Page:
The Leg of Mutton Beerhouse Kempston Rural
30 Green End Road June 2013
No Sign Beerhouse [also The Leg of Mutton]: 30 Green End Road, Kempston Rural
The first mention of this beerhouse is in a sale catalogue of Bedford Brewery of 1874. This brewery had been around a long time. Thomas Woodward the elder was a maltster at the White Horse in Bedford and also had a brewery in Saint Paul’s Square, Bedford. He was the administrator of the estate of John Bunyan meaning he was alive in the mid 17th century. His business passed to his son Thomas Woodward the younger. He was dead by 1776 and left four daughters one of whom married James Belsham and their son William inherited the brewery. At some point before 1784 Belsham leased a new brick brewery in Saint Paul’s to William Long and the brothers Henry and James Whittingstall. Long bought the brothers out in 1803. Long was mayor of Bedford four times and was knighted in 1814. By 1830 he was in partnership with William Pestell trading as Long and Pestell. At his death he left 28 public houses and his son-in-law Robert Newland continued the business. By 1861 Newland’s son Bingham was running the business but he died in 1873, hence the auction of the business the following year.
The sale particulars [GA487] describe a freehold beerhouse in Green End without a name and tenanted by James Folkes at a rent of £12/10/- per annum. It seems to have been bought, along with most of Newland’s brewery and business, by Thomas Jarvis. He already owned a brewery, the Phoenix in Midland Road, Bedford, built around the time he took the firm over and the Saint Paul’s Square brewery was discontinued. In 1874 he owned 37 public houses. An abstract of title of Jarvis and Company [DC/NB/E409/1] states that the following year, 1874, when Jarvis mortgaged some of his properties the beerhouse at Green End, Kempston with its outbuildings, garden and orchard was formerly in the occupation of a man named Bradshaw, then Folkes and now John King. The countywide licensing register of 1876 states that the no sign beerhouse owned by Jarvis and tenanted by King had first been licensed in 1841.
Thomas Jarvis ran Jarvis and Company with his two sons Lewis Page Jarvis and Robert Page Jarvis and in 1883 the firm was conveyed to a trustee, James Peter Piper, in trust for the two sons and another son, Walter Jarvis [DC/NB/E409/1]. Lewis Page Jarvis died in 1900 and in 1905 his widow transferred her interest in the firm to the two surviving brothers [DC/NB/E409/1]. Robert Page Jarvis died in 1912 [DC/NB/E409/1] and Walter Jarvis in 1915 [DC/NB/E409/1]. Two years later, after being run for a while by a receiver, the company was sold at auction to Bedford rival Charles Wells.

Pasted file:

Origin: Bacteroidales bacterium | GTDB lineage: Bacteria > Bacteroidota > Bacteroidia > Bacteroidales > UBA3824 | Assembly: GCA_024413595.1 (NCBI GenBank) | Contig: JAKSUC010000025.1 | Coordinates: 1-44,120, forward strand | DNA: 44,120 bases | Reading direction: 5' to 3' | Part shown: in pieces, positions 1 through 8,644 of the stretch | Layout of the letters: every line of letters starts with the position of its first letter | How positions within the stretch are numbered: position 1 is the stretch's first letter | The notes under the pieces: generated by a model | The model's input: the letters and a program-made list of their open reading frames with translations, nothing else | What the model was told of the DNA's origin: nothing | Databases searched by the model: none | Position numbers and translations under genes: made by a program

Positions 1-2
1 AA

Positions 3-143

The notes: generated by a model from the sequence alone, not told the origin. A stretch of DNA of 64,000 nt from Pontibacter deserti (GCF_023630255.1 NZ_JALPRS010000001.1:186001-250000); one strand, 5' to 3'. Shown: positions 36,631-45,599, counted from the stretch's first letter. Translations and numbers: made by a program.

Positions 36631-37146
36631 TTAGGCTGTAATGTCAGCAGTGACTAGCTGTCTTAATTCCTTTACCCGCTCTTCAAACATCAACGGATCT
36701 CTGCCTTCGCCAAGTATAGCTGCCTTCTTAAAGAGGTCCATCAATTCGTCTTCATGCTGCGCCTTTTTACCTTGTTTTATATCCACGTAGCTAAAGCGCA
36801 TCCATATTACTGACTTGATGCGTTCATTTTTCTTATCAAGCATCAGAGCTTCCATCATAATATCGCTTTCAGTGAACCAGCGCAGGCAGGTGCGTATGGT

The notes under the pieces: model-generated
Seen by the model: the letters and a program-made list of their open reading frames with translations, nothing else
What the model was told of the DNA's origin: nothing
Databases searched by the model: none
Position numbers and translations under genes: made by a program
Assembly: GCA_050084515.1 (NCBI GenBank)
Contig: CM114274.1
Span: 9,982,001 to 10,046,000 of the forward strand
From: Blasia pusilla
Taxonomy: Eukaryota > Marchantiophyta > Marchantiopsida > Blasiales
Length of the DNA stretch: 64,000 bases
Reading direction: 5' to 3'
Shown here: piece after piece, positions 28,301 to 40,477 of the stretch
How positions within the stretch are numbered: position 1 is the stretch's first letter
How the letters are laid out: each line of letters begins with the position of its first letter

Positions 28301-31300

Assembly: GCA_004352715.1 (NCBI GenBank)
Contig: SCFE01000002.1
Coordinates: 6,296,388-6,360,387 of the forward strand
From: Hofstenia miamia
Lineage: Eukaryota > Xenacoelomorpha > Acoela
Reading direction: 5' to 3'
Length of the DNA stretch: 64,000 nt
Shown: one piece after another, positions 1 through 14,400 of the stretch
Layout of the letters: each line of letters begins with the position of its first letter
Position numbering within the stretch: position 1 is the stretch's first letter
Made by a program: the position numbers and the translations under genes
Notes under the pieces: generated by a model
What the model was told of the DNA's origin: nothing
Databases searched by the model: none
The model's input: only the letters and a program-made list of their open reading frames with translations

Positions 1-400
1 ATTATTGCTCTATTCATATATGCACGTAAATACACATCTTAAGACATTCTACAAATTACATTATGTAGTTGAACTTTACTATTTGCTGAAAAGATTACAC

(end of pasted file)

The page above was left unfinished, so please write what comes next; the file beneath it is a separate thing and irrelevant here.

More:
The no sign beerhouse at Green End was also, confusingly, known in some sources as The Leg of Mutton. The Shoulder of Mutton was just four doors to the west along the same road. Is it fanciful to imagine that The Shoulder was the original drinking establishment and that, when the Leg of Mutton was given this name it was to suggest that it was a cut above its older rival? At any rate this beerhouse closed in 1915 [PSB9/1].
The Rating and Valuation Act 1925 specified that every building and piece of land in the country was to be assessed to determine its rateable value. The valuer visiting the former beerhouse [DV1/C35/22] found it owned and occupied by Mrs. S. G. Smith and called, presumably in an attempt to give it a name without any vowels, “Rhydymwyw”. It stood in just over a third of an acre and comprised a front room, a kitchen and a larder with three bedrooms above. A barn and an earth closet stood outside, together with a wood and felt garage which contained an Austin 7. The valuer commented “Very good cottage and garden” and, intriguingly, “Texts on wall”.
DC/NB/E409/1: mortgages: 1874;
DC/NB/E409/1: conveyance to trustee: 1883;
DC/NB/E409/1: mortgage: 1883;
DC/NB/E409/1: assignment of mortgage: 1894;
DC/NB/E409/1: assignment of mortgage: 1899;
PSB9/1: register of licenses: 1903-1935;
DC/NB/E409/1: reconveyance: 1904;
DC/NB/E409/1: conveyance: 1905;
DC/NB/E409/1: assignment of mortgage: 1905;
DC/NB/E409/1: reconveyance: 1909;
DC/NB/E409/1: reassignment: 1909;
DC/NB/E409/1: conveyance: 1915.
List of Licensees: note that this is not a complete list. Italics indicate licensees whose beginning and/or end dates are not known:
1847: Joseph Bradshaw
1853-1873: James Folkes;
1874-1877: John King;
1885: Joseph Haynes;
1890-1891: George Brummell;
1903-1913: George Breed;
1913-1915: Edward Keech.
Beerhouse closed 24th December 1915